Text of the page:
In men undergoing a first prostate biopsy, the optimal method for detecting clinically significant cancer (grade group 2 or higher) is the combination of systematic biopsy and targeted biopsy of lesions visible on magnetic resonance imaging (MRI), according to investigators.
Leonard S. Marks, MD, of the University of California, Los Angeles, and colleagues designed the PAIREDCAP (Prospective Assessment of Image Registration for Diagnosis of Prostate Cancer) trial to answer outstanding questions about the use of MRI-guided prostate biopsy. A total of 300 biopsy-naïve men (aged 45 to 80) with an elevated PSA level (less than 25 ng/mL) or an abnormal digital rectal examination had multiparametric MRI. Of these, 248 (mean age 65.5 years; 79.4% white) displayed suspicious lesions on MRI (i.e., a PI-RADS version 2 score of 3 or higher) and underwent 12-core transrectal ultrasound-guided systematic biopsy, followed by cognitive targeted biopsy (3 cores), and software-assisted fusion targeted biopsy (3 cores) at the same sitting. During cognitive biopsy, a radiologist viewing the MRI directed the clinician to aim at regions of interest. In software fusion biopsy, the MRI and ultrasound fusion device (Artemis) produced a 3D model of the prostate that included suspicious lesions to enable targeting. The remaining 52 men (mean age 63.6 years; 75% white) with no visible lesions on MRI (i.e., a PI-RADS version 2 score of less than 3) underwent systematic biopsy alone.
Overall, 70.2% of significant cancers were detected by combining systematic and targeted biopsy, according to results published online in JAMA Surgery. Cognitive targeted biopsy alone detected 46.8%, systematic sampling alone, 60.1%, and either cognitive or software fusion biopsy, 62.1%. The distribution of Gleason scores appeared similar among biopsy methods. As PI-RADS version 2 score or PSA density increased, so did the chances of significant cancer.
According to the investigators, 11.5% to 33.3% of clinically significant cancers would have been missed by using only a single biopsy method. In the subset of 52 men who underwent systematic biopsy alone, for example, 15% had clinically significant cancer missed by MRI.
“Our research suggests that the different biopsy methods identify different tumors,” Dr Marks stated in a university news release. “To maximize our ability to identify prostate cancer, we need to take advantage of all the information we can. Our cancer detection rate, while using different methods in tandem, surpasses that from using either method alone. In this case, one plus one equals three.”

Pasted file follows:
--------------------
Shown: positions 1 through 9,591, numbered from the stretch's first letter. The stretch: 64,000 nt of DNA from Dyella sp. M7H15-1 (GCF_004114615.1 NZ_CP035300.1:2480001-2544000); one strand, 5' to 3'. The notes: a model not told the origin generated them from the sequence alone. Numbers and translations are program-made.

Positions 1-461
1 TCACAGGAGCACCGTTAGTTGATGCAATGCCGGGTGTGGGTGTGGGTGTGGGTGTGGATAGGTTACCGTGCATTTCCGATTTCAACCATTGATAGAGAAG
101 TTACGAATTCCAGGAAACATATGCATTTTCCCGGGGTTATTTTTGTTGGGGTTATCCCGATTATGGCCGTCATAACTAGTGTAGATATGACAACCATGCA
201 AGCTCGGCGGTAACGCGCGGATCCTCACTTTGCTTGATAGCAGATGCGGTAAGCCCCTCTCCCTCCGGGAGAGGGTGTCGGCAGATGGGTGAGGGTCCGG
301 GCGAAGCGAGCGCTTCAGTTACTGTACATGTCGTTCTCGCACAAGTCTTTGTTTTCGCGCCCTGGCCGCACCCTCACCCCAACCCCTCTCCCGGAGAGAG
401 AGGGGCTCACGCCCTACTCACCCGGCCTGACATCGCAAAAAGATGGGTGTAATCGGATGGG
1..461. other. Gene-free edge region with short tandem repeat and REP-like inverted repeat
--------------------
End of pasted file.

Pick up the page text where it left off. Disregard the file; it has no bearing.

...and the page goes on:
When the MRI is negative for lesions, men at risk of prostate cancer (due to elevated PSA, a prostate nodule, or family history) should still receive systematic biopsy, he noted.
In an accompanying editorial, Ahmad Shabsigh, MD, and Cheryl T. Lee, MD, of Ohio State University Wexner Medical Center in Columbus, offered a slightly different perspective: “A few important lessons can be learned from this study: first, relying on targeted biopsy alone is suboptimal; second, if the urologist does not have a fusion machine, cognitive biopsy is still essential. The results reflect the reality that multiparametric MRI is better than what clinicians have had, but there is still a way to go.”
Elkhoury FF, Felker ER, Kwan L, et al. Comparison of targeted vs systematic prostate biopsy in men who are biopsy naïve: The Prospective Assessment of Image Registration in the Diagnosis of Prostate Cancer (PAIREDCAP) Study. JAMA Surg. (Published online June 12, 2019.) doi:10.1001/jamasurg.2019.1734
Study shows more effective method for detecting prostate cancer (news release). University of California, Los Angeles (UCLA), Health Sciences; June 11, 2019.
Shabsigh A and Lee CT. Closing the loop on the role of multiparametric magnetic resonance imaging–targeted prostate biopsy. JAMA Surg. (Published online June 12, 2019.) doi:10.1001/jamasurg.2019.1735
This article originally appeared on Renal and Urology News